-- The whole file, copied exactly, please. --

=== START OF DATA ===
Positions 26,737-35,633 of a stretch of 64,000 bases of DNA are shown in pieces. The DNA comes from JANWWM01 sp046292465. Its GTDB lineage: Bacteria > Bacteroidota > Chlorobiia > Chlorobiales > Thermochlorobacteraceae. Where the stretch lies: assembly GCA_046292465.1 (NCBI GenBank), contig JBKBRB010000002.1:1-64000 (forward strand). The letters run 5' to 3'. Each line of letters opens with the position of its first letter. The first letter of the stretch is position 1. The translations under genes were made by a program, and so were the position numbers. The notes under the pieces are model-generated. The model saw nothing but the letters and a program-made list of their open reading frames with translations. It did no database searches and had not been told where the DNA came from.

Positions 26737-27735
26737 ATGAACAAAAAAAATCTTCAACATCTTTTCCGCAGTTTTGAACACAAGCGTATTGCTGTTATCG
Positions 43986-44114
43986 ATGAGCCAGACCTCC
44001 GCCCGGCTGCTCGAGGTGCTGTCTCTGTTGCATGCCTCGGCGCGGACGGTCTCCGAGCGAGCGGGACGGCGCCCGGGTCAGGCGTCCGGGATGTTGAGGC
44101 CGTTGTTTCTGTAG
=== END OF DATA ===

Positions 26,737-35,633 of a stretch of 64,000 bases of DNA are shown in pieces. The DNA comes from JANWWM01 sp046292465. Its GTDB lineage: Bacteria > Bacteroidota > Chlorobiia > Chlorobiales > Thermochlorobacteraceae. Where the stretch lies: assembly GCA_046292465.1 (NCBI GenBank), contig JBKBRB010000002.1:1-64000 (forward strand). The letters run 5' to 3'. Each line of letters opens with the position of its first letter. The first letter of the stretch is position 1. The translations under genes were made by a program, and so were the position numbers. The notes under the pieces are model-generated. The model saw nothing but the letters and a program-made list of their open reading frames with translations. It did no database searches and had not been told where the DNA came from.

Positions 26737-27735
26737 ATGAACAAAAAAAATCTTCAACATCTTTTCCGCAGTTTTGAACACAAGCGTATTGCTGTTATCG
Positions 43986-44114
43986 ATGAGCCAGACCTCC
44001 GCCCGGCTGCTCGAGGTGCTGTCTCTGTTGCATGCCTCGGCGCGGACGGTCTCCGAGCGAGCGGGACGGCGCCCGGGTCAGGCGTCCGGGATGTTGAGGC
44101 CGTTGTTTCTGTAG